Relativity and the Nature of Spacetime
This expanded second edition of Relativity and the Nature of Spacetime c- tains several major changes and a number of additions to different ch- ters. Two chapters (Chaps. 6 and 7), which discussed two speci?c groups of arguments against the reality of spacetime, have been transformed into - pendices (A and B). Two new chapters (Chaps. 6 and 10) have been added. Chapter 6, entitled Why Is the Issue of the Nature of Spacetime So Imp- tant?, elaborates on what was Sect. 5. 6 of the ?rst edition, and addresses some recent work on the nature of spacetime – for example, the growing (or evolving) block universe model of the world, which has recently been - vived by several physicists as what appears to be the last remaining alter- tive to the Minkowski absolute four-dimensional world (after it had become an undeniable fact that three-dimensionalism, or presentism, contradicts the relativistic experimental evidence). Chapter 10, entitled Spacetime and the Nature of Quantum Objects and based on what used to be Sects. 6. 2 and 6. 3 in the ?rst edition, explores the implications of the issue of the nature of spacetime for quantum physics, in order to see whether it can provide some insight into the nature of quantum objects. Two new sections have been included, namely, Sect. 5. 6 entitled Re- tivization of Existence and Observers in General Relativity and Sect. 7. 6 - titled Probing the Anisotropic Velocity of Light by a Terrestrial Experiment.
A must for all theoretical physicists and philosophers of science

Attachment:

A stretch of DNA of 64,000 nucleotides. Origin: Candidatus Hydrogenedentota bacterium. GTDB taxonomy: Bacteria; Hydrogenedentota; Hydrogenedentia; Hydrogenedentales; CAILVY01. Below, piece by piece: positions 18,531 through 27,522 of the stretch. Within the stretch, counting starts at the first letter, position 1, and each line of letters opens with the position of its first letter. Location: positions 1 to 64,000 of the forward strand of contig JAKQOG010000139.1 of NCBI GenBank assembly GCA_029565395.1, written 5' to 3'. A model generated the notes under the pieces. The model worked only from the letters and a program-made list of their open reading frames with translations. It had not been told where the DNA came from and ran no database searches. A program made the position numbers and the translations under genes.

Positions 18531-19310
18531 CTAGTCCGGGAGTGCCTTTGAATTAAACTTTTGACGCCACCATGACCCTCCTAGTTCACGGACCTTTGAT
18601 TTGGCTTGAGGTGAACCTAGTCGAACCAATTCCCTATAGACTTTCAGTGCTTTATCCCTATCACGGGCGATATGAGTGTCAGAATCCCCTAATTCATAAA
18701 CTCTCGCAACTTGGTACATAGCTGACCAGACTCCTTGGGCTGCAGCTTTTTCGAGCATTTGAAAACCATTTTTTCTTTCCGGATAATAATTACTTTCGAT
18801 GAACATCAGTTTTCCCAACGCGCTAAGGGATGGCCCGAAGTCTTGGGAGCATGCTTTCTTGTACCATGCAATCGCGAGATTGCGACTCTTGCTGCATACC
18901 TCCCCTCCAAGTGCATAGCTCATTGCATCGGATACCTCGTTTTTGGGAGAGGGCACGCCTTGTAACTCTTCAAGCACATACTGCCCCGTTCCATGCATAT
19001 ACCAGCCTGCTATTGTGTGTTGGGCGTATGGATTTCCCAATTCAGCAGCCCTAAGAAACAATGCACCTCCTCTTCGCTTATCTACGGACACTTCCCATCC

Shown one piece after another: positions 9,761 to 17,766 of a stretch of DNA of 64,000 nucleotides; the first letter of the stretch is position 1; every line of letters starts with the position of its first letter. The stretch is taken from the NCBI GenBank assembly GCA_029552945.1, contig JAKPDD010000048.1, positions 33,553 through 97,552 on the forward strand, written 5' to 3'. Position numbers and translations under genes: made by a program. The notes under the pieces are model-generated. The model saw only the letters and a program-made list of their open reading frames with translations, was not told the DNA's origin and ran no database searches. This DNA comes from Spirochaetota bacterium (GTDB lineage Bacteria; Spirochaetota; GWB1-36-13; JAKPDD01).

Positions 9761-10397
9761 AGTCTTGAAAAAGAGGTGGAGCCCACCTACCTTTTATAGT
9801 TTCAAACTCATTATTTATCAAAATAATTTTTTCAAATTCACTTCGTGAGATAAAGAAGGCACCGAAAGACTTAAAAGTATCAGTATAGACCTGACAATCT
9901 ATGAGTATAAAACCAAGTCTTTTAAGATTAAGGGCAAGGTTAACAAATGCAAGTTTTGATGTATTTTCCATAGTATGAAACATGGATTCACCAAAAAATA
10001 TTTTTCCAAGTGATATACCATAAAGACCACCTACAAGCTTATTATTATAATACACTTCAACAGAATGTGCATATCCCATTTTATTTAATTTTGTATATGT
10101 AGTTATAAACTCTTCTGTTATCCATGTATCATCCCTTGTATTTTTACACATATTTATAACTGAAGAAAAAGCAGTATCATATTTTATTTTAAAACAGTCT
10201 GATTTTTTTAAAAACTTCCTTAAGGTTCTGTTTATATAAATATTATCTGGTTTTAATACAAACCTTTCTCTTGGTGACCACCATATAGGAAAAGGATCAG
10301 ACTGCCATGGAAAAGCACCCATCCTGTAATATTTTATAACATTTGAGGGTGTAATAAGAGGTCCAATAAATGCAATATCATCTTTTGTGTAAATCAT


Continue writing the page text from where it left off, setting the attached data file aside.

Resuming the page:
Second edition is significantly expanded with new and strengthened arguments
This is not a typical book on relativity. It puts the emphasis on conceptual questions: Why is there no such thing as absolute motion? What is the physical meaning of relativity of simultaneity? But, the most important question that is addressed in this book is "what is the nature of spacetime?" or, equivalently, "what is the dimensionality of the world at the macroscopic level?" The answer to this question is developed via a thorough analysis of relativistic effects and explicitly asking whether the objects involved in those effects are three-dimensional or four-dimensional. This analysis clearly shows that if the world and the physical objects were three-dimensional, none of the kinematic relativistic effects and the experimental evidence supporting them would be possible. The implications of this result for physics, philosophy, and our entire world view are discussed.